In the early part of life, JL was impulsive. He would lose everything he made by not sticking to his own principle of stops, for example. Later, as he matured, he developed the principle of letting a winning trade run. His way of putting it was that the biggest money in the markets was made by sitting.

In his later years, Jesse started treating cash as king. When the opportunities would come, JL’s line with the bank was as deep as the pockets of Fort Knox.

I’ve shared four principles with you which Jesse Livermore actively used in his trading. These principles are priceless. I admire Jesse Livermore, and wish that he hadn’t fallen to the disease of depression.

Thanks so much, Jesse.

Is Silver in a Bubble?

When the chauffeur or even the doorman has an opinion, the underlying asset-class is in a bubble.

That’s my definition of a bubble.

And that’s not the case for Silver yet.

A bubble is something psychological. The mind gets twisted into believing that one’s found the holy grail. And then one can’t get enough of it.

Bill Bonner predicted in the year 2000, that Silver and Gold would be the trades of then commencing decade. What a prediction! He went on to say that in the last stages of its run, Gold would rise at the rate of 100$ an hour. You can proportionate that for Silver. That’s how a real bubble behaves. Just go back to first quarter of 2000 and observe the financial behaviour of dotcoms.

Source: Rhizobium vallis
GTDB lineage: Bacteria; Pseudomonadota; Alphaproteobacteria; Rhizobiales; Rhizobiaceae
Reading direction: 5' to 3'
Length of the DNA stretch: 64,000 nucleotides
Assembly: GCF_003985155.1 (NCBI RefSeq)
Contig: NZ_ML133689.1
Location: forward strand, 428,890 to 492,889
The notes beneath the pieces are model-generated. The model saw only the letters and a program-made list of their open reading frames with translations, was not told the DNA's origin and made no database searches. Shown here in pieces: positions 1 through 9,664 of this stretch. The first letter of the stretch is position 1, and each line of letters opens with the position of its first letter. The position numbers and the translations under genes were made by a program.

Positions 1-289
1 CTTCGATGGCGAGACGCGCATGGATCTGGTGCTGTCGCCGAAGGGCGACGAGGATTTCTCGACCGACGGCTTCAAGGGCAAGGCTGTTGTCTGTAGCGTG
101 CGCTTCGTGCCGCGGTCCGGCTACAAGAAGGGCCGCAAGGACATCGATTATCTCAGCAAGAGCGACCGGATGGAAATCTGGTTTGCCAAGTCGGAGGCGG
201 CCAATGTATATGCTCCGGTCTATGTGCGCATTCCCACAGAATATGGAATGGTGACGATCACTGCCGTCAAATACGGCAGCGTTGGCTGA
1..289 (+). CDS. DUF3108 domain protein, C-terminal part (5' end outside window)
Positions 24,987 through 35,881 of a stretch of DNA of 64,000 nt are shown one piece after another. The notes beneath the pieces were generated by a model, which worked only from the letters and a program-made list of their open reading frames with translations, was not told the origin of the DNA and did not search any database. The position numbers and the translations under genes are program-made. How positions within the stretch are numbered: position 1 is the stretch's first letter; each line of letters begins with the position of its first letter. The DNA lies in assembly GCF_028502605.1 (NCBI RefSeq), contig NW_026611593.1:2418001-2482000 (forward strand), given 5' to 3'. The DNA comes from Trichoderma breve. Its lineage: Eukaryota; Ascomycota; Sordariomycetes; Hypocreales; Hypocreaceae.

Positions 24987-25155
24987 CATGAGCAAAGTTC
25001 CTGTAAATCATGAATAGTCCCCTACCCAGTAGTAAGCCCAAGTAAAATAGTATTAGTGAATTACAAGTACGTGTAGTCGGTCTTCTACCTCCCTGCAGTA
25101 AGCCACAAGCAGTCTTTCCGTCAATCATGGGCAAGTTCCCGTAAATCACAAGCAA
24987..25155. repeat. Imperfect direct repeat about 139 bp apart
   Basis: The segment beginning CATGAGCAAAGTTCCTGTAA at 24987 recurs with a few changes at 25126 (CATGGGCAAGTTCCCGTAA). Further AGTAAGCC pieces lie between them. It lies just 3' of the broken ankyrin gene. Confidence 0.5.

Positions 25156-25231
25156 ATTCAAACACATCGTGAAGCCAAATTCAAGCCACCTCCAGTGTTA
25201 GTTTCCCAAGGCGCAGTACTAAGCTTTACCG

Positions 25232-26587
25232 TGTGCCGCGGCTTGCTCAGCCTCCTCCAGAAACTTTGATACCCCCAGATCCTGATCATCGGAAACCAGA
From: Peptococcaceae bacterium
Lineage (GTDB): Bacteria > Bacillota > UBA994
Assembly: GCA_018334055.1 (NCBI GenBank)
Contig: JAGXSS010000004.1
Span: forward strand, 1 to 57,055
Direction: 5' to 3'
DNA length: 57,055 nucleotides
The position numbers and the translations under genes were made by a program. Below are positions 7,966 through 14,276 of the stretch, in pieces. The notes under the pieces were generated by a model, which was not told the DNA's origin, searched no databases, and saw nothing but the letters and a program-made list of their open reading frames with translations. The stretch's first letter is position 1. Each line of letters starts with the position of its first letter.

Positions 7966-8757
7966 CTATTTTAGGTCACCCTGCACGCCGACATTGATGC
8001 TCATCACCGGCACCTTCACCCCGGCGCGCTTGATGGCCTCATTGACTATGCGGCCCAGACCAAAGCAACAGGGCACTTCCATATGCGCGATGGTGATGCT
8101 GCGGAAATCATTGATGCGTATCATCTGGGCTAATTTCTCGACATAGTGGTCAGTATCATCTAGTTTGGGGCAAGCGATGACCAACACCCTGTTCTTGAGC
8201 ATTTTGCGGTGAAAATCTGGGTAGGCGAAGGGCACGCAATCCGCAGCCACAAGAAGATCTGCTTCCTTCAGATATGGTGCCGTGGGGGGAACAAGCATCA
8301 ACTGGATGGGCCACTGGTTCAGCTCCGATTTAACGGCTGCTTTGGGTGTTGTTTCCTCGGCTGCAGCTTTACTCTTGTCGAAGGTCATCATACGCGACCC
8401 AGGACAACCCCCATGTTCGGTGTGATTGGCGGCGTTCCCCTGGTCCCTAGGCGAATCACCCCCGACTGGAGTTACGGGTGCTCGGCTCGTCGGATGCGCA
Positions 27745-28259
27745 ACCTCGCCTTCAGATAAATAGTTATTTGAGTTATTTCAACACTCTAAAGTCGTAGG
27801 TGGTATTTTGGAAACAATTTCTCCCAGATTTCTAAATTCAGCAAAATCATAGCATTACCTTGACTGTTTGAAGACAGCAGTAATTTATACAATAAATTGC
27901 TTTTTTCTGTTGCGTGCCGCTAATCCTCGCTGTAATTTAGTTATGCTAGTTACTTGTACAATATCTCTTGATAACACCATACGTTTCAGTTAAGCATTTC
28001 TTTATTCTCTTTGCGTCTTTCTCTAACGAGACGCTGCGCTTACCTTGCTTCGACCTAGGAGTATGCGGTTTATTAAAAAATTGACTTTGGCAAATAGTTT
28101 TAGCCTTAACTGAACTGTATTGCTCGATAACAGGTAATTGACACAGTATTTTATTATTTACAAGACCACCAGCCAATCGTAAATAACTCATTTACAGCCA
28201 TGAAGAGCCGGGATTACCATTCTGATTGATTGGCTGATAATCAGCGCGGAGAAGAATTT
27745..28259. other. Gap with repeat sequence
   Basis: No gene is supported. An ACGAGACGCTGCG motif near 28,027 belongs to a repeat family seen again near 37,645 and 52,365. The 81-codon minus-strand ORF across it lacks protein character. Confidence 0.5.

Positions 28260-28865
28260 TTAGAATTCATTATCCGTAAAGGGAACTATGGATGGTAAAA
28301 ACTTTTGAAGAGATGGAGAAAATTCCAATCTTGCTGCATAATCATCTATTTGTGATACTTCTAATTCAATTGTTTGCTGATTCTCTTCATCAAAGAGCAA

This is not a bubble yet. We are nowhere near bubble behaviour. The common households have not started selling off their household Silver. The man on the streets is not obsessed with Silver as of now. (I still look at common-man behaviour, even for Silver, because in a bubble, one forgets affordability. Apart from that, Silver can be bought by the gram).

So, where does one go from here?


The trader keeps trading with the flow and an appropriate, risk-profile-tuned stop. For heavens sake, he or she needs to be long.

And the investor keeps buying small stakes on dips.

Nothing fancy or complicated. A simple, common-sense strategy is all that’s required.